Is your business liable for fringe benefits tax?
Do you provide a benefit to an employee (or an associate of the employee, such as their spouse) in addition to their salary/wage? For example, do you:
provide an employee with a car that they can use for private purposes?
provide an employee with goods at a discount or for free?
provide an employee with low or no-interest loans?
provide an employee with entertainment, including food, drink and recreation?
reimburse an employees private expenses, such as school fees or a gym membership?
have an arrangement between the business and a third-party that benefits the employee?
All of the above, and more, are considered fringe benefits. This means your business might be liable to pay fringe benefits tax (FBT).
Check this list to see if you may be providing a fringe benefit.
A fringe benefit is provided to an employee in relation to employment - an employee is considered to be a current, future or former employee, a director of a company, and a beneficiary of a trust who works in the business.
When considering the term 'in relation to employment', consider if your business would have provided the benefit if the person was not an employee?
What payments are not considered fringe benefits?
Salary and wages are not fringe benefits. Neither are employer contributions to complying super funds. Benefits provided to volunteers or contractors are also not considered fringe benefits. There are also other general exceptions - view them here.
There are also exemptions that may apply, such as:
Minor and infrequent benefits under $300.
Certain work-related items, such as portable electronic devices, used primarily for work purposes.
Single taxi trips beginning or ending at the employee's place of work.
View more exempt benefits here.
I think my business provides fringe benefits to employees, what do I need to do?
Firstly, contact us to discuss so that we can confirm whether or not you provide fringe benefits. If you do provide fringe benefits then you'll need to register for fringe benefits tax.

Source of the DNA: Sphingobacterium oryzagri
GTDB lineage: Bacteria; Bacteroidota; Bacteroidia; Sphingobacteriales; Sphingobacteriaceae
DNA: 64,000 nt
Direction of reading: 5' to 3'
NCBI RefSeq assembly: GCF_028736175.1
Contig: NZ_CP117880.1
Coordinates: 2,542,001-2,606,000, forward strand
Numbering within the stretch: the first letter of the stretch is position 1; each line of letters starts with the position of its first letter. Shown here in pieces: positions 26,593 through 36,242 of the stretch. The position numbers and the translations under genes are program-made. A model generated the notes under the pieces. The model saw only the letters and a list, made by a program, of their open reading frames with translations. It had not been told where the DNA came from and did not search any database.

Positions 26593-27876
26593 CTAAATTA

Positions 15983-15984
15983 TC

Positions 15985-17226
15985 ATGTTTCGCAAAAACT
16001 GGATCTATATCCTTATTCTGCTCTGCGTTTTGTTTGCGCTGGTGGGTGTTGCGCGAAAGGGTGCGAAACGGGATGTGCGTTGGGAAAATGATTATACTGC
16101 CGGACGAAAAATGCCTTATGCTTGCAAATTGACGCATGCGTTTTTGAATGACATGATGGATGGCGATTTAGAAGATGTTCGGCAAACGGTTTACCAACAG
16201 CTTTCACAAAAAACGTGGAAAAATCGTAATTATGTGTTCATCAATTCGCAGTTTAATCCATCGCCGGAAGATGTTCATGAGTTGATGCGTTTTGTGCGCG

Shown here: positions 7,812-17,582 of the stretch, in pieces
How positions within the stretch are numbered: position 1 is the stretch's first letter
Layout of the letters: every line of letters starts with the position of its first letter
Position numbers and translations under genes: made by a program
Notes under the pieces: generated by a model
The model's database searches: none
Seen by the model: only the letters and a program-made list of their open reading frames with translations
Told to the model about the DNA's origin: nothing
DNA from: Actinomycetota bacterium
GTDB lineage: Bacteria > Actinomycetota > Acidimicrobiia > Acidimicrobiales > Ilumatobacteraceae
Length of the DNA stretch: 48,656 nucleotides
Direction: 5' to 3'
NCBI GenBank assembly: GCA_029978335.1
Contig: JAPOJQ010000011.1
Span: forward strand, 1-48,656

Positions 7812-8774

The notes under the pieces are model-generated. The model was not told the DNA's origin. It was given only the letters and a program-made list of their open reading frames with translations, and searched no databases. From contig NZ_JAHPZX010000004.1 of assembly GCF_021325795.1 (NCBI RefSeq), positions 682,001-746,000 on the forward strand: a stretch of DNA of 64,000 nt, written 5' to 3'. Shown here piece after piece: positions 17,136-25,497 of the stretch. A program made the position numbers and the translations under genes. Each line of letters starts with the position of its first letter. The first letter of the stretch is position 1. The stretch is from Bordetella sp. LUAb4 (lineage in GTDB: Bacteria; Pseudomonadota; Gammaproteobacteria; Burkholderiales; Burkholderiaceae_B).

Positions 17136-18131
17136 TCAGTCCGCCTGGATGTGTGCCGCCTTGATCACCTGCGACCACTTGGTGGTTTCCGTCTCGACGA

You'll subsequently need to lodge annual FBT returns and keep hold of all records that relate to fringe benefits that you provide.
You may also need to report certain benefits for certain employees on their payment summaries (income statements) as 'reportable fringe benefits'.
How do I calculate fringe benefits tax?
Working out the fringe benefits tax that you have to pay can be quite complex. FBT is based on the 'taxable value' of the fringe benefits that you provide.
There are 13 categories of fringe benefits and each category has a different method for calculating the taxable value.
Some categories are also eligible for a reduction to the taxable value due to the 'otherwise-deductible' rule, which reduces the value of a benefit if the employee could have claimed a tax deduction had they incurred the benefit themselves.
The taxable value will also be reduced if an employee makes a contribution/payment towards the cost of providing a fringe benefit.
Additionally, the first $1,000 taxable value of some benefits may be exempt.
Once the taxable value has been determined, the aggregated values of all fringe benefits are 'grossed up' using two separate gross-up rates (type 1 - higher, and type 2 - lower).
If there was an entitlement to a GST credit for GST paid on the benefit, then the type 1 gross-up rate applies.
If there was no entitlement to a GST credit then the type 2 gross-up rate applies.
The grossed-up taxable values are then multiplied by the FBT tax rate (which is currently 47%).
(Note: Expenses related to providing fringe benefits and the amount of FBT itself are tax-deductible.)
How do I report and pay FBT?
The FBT year is different to the income tax year - the FBT year runs from 1 April to 31 March each year. Taxpayers have until the 21st May of each year to lodge their FBT returns (this date is 25 June if you lodge through a registered tax agent).
FBT will be payable annually, or you may be liable to pay FBT in instalments.
I need help understanding my FBT obligations.
Please contact us for assistance, or you can view the ATO's fringe benefits tax guide below:
The information above is general guidance in relation to FBT, you should speak directly to us or the ATO before making a decision.